By Dan Reardon
Sometimes reinventing the wheel actually does work. After nearly 70 years of a traditional stroke-play, full-field PGA TOUR event in New Orleans, the Zurich Classic decided a year ago to revitalize the tournament with a fresh approach.
The Tour stop became a team event with a variation of the popular Ryder Cup format. Eighty players from the priority rankings are seeded into the field, and those players are allowed to choose another PGA TOUR member or sponsor exemption for the four days.
The first and third rounds are played as “four-ball” (better ball), and the second and fourth rounds are played as “Foursomes” (alternate shot). Unlike the Ryder Cup, this is a stroke-play event, as opposed to matches, and there is a 36-hole cut.
In its debut a year ago, the new format created fireworks over the closing holes with Jonas Blixt and Cameron Smith playing “can you top this” against Kevin Kisner and Scott Brown, with Blixt/Smith emerging as the winner in sudden death.
This year’s edition is top-heavy with big names that include all four current major champions, Patrick Reed, Jordan Spieth, Justin Thomas and Brooks Koepka, with a side order of John Daly and Rory Sabbatini. For Koepka it represents a return to competition from a long injury hiatus.
CBS Sports golf analyst Frank Nobilo, a 15-time winner as a professional, is no stranger to team play with three President Cup appearances on his resume, as well as the Dunhill Cup. He looks at the tournament’s team format and how that changes the game.
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With all the major winners in the field this year, the new format appears to be a success. Do you think the reason is the scoring formats or the ability to team with a partner they choose?
I thought it was a very bold move a year ago, when they said they were going to have a team event, and there was a lot of speculation. But with the team format, you can have a lot of fun. It’s pick your partner and away you go. So it is a tremendous changeup, and you can’t dispute the fact you still get FedExCup points and the win. Look what it did for Cameron Smith last year. It checks a lot of boxes, and now it’s sneaky good.
It is easy to look at the foursome and four-ball and think Ryder Cup, but this isn’t a match-play event. It is stroke play. How is that different?
You have to have one eye open. In a match-play situation, you can get to a point on a hole where you get one more chance at it. So someone takes a chance at it with a slash with a driver or heroic second shot over water, and they don’t really worry about if it doesn’t come off. In four-ball/better ball you still have to keep a guy in the hole in the stroke-play format.
The event that is closest to this is the Dunhill Cup, which is actually medal/match play. You could still be three ahead with three to play, but you still have to play it out. So this adds that lovely wrinkle to it that it is never over.
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In alternate shot, is the most important thing partner matching?
Matching up game is a lot more important. I know we often look at personalities. You’d rather have a good partner than necessarily your best mate. You can choose a partner and have some fun. But there are some statistical groups who analyze things differently. You take Jon Rahm and Wesley Bryant. They are polar opposites statistically; length and tee to green as opposed to short-game magic. I am really curious as to how that game is going to play, because that is either a Hollywood team, or it is really terrible. Opposites can certainly attract in this format.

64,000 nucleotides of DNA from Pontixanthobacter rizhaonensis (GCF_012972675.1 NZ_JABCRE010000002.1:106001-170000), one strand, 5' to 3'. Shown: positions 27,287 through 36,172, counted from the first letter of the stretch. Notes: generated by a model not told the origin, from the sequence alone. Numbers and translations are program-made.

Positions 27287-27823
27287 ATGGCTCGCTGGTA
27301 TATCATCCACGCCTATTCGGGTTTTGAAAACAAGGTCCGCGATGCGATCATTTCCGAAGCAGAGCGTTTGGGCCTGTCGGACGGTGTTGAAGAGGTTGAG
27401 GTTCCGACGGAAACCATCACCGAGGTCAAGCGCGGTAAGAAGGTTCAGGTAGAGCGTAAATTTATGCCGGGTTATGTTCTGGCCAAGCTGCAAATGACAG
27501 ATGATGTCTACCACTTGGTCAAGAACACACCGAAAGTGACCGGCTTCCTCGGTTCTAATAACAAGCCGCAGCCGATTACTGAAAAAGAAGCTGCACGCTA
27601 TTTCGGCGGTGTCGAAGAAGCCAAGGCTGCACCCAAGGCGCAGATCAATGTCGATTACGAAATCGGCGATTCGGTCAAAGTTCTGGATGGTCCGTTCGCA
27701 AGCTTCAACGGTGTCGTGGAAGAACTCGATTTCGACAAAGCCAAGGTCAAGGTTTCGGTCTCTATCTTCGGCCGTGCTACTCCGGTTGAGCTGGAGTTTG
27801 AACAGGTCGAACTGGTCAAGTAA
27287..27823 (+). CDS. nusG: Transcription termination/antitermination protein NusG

What about other groups that you like this week?
I thought Rose and Stenson last year would be good, because Rose had played well here. In the past, [they] were just a natural fit. They played Ryder Cup together. They both used to live at Lake Nona. And they missed the cut. That was a team that naturally looked strong, but they didn’t deliver. Spieth and Ryan Palmer were top five last year. Obviously, Patrick Reed and Patrick Cantlay. Reed is in his first start since Augusta, and Cantlay is just continuing to improve and is sneaky good.
I am curious about a couple of other groups. Brooks Koepka. Is he really 100%? You’re also looking at potential. Is Ryan Ruffles, who is a year older now, getting closer? And, of course, Justin Thomas, who will turn 25 on Sunday, [is] playing with his good friend Bud Cauley.
I really like the makeup of the field, and you are going to have a good leaderboard the first day and on Sunday as well.
If Frank Nobilo was playing in this event in his prime, who would he have asked to be his partner?
Ernie Els probably. We played a lot of golf together when we were a little younger. He had a little more power than I did. Our games used to gel up together. I was probably better in the middle-iron department. We had the same sort of decrepit form of humor but competitors. And the one thing we didn’t do when we played together is we didn’t say “Sorry.” You just gave it your best shot, and that’s it, and then laugh about it afterwards. It was a little more old school, but that’s all you can do.
Dan Reardon has covered golf for radio station KMOX in St. Louis for 33 years. In that time, he has covered more than 100 events, including majors and other PGA, LPGA and Champions Tour tournaments. During his broadcast career, Reardon conducted one-on-one interviews with three dozen members of the World Golf of Fame. He has contributed to many publications over the years and co-authored the book Golf’s Greatest Eighteen from Random House. Reardon served as Director of Media relations for LPGA events in both St. Louis and Chicago for 10 years.